/How long is the UK on lockdown for?

How long is the UK on lockdown for?

BORIS Johnson announced on Monday, March 21, that all UK residents must stay at home to stop the spread of coronavirus.

The PM got tough with the public, urging them to stay indoors to save lives and protect the ailing National Health Service.

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 Boris Johnson ordered millions to stay inside amid the coronavirus outbreak


Boris Johnson ordered millions to stay inside amid the coronavirus outbreakCredit: PA:Press Association

Is the UK now on full lockdown?

Effectively – yes.

Boris Johnson stopped short of saying the word lockdown, but that’s pretty much what happened.

UK residents will only be allowed to leave their home for essential reasons and police have the power to enforce these new rules.

All non-essential shops were shut, public gatherings limited to a maximum of two people and weddings were asked to be cancelled.

What did Boris Johnson say in his speech last night?

The Prime Minister announced the new tough measures to keep people in their homes in the hope of saving lives and protecting the National Health Service.

He said: “Without a huge national effort to halt the growth of this virus, there will come a moment when no health service in the world could possibly cope; because there won’t be enough ventilators, enough intensive care beds, enough doctors and nurses.

“To put it simply, if too many people become seriously unwell at one time, the NHS will be unable to handle it – meaning more people are likely to die, not just from coronavirus but from other illnesses as well.

“So it’s vital to slow the spread of the disease. And that’s why we have been asking people to stay at home during this pandemic.

“From this evening I must give the British people a very simple instruction – you must stay at home.

“If you don’t follow the rules the police will have the powers to enforce them, including through fines and dispersing gatherings.”

How long could total lockdown last in the UK?

Johnson announced that these measures are in place for three weeks and they will be reviewed afterwards.

The length of the lockdown will depend on how the UK responds to the measures.

If coronavirus cases and deaths drop, the lockdown could be lifted when it’s next reviewed.


What are the new rules about leaving my house?

Residents are only now allowed to leave their homes for one of four essential reasons:

  • shopping for basic necessities, as infrequently as possible
  • one form of exercise a day –  (a run, walk, or cycle) – alone or with members of your household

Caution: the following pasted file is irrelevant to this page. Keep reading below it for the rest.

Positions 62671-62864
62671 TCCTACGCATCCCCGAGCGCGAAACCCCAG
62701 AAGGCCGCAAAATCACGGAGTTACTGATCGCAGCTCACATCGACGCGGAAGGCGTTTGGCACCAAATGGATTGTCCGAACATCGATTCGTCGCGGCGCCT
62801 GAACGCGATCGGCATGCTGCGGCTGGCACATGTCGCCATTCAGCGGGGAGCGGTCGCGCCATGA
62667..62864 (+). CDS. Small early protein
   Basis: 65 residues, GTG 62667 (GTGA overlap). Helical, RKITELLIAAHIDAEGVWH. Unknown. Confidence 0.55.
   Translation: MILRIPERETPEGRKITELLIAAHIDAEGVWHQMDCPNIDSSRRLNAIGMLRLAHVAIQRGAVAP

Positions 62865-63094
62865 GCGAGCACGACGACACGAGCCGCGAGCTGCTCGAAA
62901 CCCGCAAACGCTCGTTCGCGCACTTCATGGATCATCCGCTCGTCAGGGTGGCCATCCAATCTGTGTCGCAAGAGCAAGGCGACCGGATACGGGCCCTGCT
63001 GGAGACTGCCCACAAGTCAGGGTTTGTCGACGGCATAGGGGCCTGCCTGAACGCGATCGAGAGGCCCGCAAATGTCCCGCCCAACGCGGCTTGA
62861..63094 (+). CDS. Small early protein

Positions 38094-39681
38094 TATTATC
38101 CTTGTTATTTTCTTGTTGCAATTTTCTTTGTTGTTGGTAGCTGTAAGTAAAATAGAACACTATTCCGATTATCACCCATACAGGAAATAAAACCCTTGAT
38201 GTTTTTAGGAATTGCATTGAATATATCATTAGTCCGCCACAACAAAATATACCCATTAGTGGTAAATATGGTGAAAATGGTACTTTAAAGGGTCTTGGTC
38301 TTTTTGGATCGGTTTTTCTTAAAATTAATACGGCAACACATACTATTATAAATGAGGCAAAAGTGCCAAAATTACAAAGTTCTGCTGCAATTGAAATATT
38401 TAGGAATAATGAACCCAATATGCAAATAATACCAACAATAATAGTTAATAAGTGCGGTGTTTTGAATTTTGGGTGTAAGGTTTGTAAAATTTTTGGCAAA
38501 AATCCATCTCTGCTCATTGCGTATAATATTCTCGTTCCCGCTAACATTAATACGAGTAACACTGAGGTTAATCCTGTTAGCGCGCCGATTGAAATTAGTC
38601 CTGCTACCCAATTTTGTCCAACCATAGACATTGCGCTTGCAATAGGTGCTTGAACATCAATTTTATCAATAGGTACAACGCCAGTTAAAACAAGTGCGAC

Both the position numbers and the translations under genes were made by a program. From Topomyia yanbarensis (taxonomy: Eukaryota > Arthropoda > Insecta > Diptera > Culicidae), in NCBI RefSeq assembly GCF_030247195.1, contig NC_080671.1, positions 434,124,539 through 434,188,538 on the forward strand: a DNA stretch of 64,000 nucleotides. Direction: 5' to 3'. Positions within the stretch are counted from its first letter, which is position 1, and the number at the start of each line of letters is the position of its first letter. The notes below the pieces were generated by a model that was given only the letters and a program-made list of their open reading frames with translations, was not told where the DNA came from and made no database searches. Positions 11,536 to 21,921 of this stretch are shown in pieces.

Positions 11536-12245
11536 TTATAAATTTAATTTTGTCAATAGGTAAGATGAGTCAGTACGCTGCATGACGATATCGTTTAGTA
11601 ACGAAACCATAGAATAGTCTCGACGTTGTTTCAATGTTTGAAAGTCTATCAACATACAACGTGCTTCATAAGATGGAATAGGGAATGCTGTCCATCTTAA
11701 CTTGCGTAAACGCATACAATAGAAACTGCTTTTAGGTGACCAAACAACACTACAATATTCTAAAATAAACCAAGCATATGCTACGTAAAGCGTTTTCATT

• any medical need, to provide care or to help a vulnerable person
  • travelling to and from work, but only where absolutely necessary and this cannot be done from home

Johnson said: “You should not be meeting friends. If your friends ask you to meet, you should say No. You should not be meeting family members who do not live in your home.

“You should not be going shopping except for essentials like food and medicine – and you should do this as little as you can. And use food delivery services where you can.

“If you don’t follow the rules the police will have the powers to enforce them, including through fines and dispersing gatherings.”


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What other measures can Boris Johnson introduce?

The PM has ordered the closure of all non-essential shops, but he can ask businesses to do the same as well and stop people from going to work.

Public transport also remains open to help key workers such as doctors and nurses but parts of this could be closed as well in future.

How do we compare to other countries?

Spain, Italy and France have been in national lockdown for a lot longer than the United Kingdom with those three countries badly affected by coronavirus.

Italy has now banned all movement inside their country and closed non-essential businesses as the spread of coronavirus continues.

This comes after 793 people died in the country on Saturday, March 21, and 651 more the following day in a frightening weekend.


France went into lockdown on March 17 with police currently patrolling the streets to ensure people only leave their homes for essential reasons.

Spain is in a state of emergency and plans to extend that for another 15 days.

There are tough restrictions in place in badly-effected areas such as Madrid with all educational institutions forced to close.

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